Are you filling up on fibre? If not, you should be! Registered Holistic Nutritionist Caroline Farquhar states, “it is recommended that people consume 25-35 grams of fibre daily for optimal health but the average Canadian gets less than 15 grams!” She goes into detail about the health risks associated with a low fiber diet.
“Over time, this leads to a buildup of undigested food in the intestinal tract and colon which ferments, putrefies and becomes toxic. These toxins seep into the bloodstream and lead to poor health and chronic disease. A low fibre diet can also contribute to constipation, some cancers, and has even been linked to obesity.”
What Can Fibre Do For You?
Caroline describes a few compelling reasons to eat more fibre! These include:
It Get Things Moving: “Fibre is essential for healthy bowel function and will improve bowel movements. As fibre passes through the bowel it absorbs water and increases the bulk of the waste matter. It also softens the bowel movement making it easier to pass. This makes fibre key to eliminating constipation.”
It Manages Diabetes: “Fibre slows down the conversion of carbohydrates to sugar, slowing down glucose absorption and stabilizing insulin. It also increases insulin sensitivity, which is the measure of how well cells respond to insulin.”
It Helps Your Heart: “Fibre helps to maintain healthy cholesterol levels by lowering LDL cholesterol (the “bad” cholesterol) and increasing the HDL or “good” cholesterol levels. It also helps to inhibit production of triglycerides by the liver.”
“Fibre can help protect against heart disease and stroke. This seems to be because of its positive effect on cholesterol, circulating blood sugar and blood pressure. Studies show that for every 10 grams of fibre you consume daily, your risk of heart attack may drop by about 14%. Those 10 grams of fibre may also reduce the overall risk of dying from some form of cardiovascular disease, including stroke, by 27 percent!”
It Plays a Role in Losing Weight: “Fibre helps to control appetite making weight loss easier. It does this in two ways: First it helps to physically fill you up by expanding in your stomach creating more volume. Dietary fibre also stimulates the production of the satiety hormone, cholecystokinin (CCK), which sends the message “I am full, put down the fork!” The ability of fibre to stabilize blood sugar levels also helps to control cravings and hunger.”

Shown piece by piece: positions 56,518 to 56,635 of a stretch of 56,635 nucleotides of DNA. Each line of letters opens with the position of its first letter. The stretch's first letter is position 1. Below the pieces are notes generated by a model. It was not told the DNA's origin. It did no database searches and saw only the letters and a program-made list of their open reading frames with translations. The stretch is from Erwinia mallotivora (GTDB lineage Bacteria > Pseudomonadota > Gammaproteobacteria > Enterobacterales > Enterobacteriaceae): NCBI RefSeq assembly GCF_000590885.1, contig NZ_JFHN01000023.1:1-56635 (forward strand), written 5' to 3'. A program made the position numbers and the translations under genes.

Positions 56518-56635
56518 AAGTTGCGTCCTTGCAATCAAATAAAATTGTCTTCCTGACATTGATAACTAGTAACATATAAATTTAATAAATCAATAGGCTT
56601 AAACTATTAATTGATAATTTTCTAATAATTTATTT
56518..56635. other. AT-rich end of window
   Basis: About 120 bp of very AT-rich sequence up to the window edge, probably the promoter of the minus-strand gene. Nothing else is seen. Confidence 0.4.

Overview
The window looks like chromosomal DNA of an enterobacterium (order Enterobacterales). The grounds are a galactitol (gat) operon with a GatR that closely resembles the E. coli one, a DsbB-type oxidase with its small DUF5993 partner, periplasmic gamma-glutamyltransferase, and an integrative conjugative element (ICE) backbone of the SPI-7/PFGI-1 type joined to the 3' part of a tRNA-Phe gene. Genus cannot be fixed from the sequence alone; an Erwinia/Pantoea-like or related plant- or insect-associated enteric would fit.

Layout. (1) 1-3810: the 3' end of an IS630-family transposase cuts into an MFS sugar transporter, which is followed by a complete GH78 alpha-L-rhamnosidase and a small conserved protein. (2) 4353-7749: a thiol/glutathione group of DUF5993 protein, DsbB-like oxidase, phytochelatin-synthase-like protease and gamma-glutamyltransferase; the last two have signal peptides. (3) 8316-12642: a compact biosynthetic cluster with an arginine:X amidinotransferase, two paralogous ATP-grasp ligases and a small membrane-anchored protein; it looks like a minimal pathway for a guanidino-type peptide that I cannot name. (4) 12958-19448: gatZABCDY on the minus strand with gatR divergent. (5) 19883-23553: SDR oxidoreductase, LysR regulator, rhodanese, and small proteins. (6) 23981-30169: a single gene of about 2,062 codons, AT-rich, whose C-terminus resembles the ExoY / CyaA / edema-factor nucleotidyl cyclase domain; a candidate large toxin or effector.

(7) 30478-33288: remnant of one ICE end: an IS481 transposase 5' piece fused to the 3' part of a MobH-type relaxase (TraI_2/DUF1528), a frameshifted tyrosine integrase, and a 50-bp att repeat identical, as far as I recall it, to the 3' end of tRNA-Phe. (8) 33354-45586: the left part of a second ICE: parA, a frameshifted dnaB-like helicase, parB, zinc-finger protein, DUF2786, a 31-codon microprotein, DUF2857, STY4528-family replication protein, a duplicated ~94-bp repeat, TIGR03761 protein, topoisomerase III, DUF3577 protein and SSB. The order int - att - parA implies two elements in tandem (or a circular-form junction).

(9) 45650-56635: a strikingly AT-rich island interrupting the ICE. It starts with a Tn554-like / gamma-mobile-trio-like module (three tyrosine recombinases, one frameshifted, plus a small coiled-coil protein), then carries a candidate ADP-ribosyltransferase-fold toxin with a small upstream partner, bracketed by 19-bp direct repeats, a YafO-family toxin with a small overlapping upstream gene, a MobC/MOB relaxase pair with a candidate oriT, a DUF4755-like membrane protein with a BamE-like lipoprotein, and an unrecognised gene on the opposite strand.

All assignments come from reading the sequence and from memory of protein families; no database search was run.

It should also be noted that fibre can flush calories out of your system! Research has shown that 1 gram of fibre eliminates 7 calories from the diet by preventing absorption.
In addition to this, fibre also acts as a prebiotic which feeds the healthy bacteria in your gut and stimulates their growth to improve digestion, mood and boost immunity! Fibre also absorb toxins and speeds elimination of waste in the system.
Types & Sources of Fiber
Caroline explains that not all fibre is the same. “There are two types of fibre, soluble and insoluble. Think of a common household sponge: soluble fibre is the yellow sponge side. It absorbs excess toxins, lowers cholesterol and balances blood sugar. Insoluble fibre is the like the green scrubby side. It ‘scours’ the intestinal tract and colon clean. Both types are essential for good health and found in a balanced diet.”
The term “dietary fibre” refers to the total amount of both soluble and insoluble fibre in the ingredient. Soluble fibres consist of gums, mucilage, and pectin. Insoluble fibre is also known as “roughage” and includes cellulose, some hemicelluloses and lignins. Most raw, whole, plant-based foods contain a mixture of the two. These include whole grains, fruits, vegetables, beans/lentils, and seeds!
While there are many types of fibre available, Caroline states that some are superior to others. “Many of the fibre supplements on the market are psyllium-based which some people find harsh and constipating. Psyllium is 97% soluble fibre and absorbs 40 times its weight in water. Psyllium can absorb most of the free water in the colon, which leaves it dehydrated and constipated. A gentler option is flaxseed or acacia fibre. These forms of fibre will absorb excess cholesterol and toxins and creates proper bulk in the colon without dehydrating it.”
It is recommended to track your daily fibre intake for a few days and see where you stand next to the recommended amount as many of us fall short. Approximate estimates of fibre content in commonly consumed foods are: 2.5g in 1/2 cup of cooked broccoli, 4.5g in 1 medium apple, 4g in 1/4 cup of dry oatmeal, 7.5g in ½ cup cooked black beans. In conclusion, it is best to focus on whole, raw foods, consider a dietary fibre supplement and be sure to drink enough water to replace the fluid that has been soaked up!
-This article is sponsored by Good N Natural in Steinbach -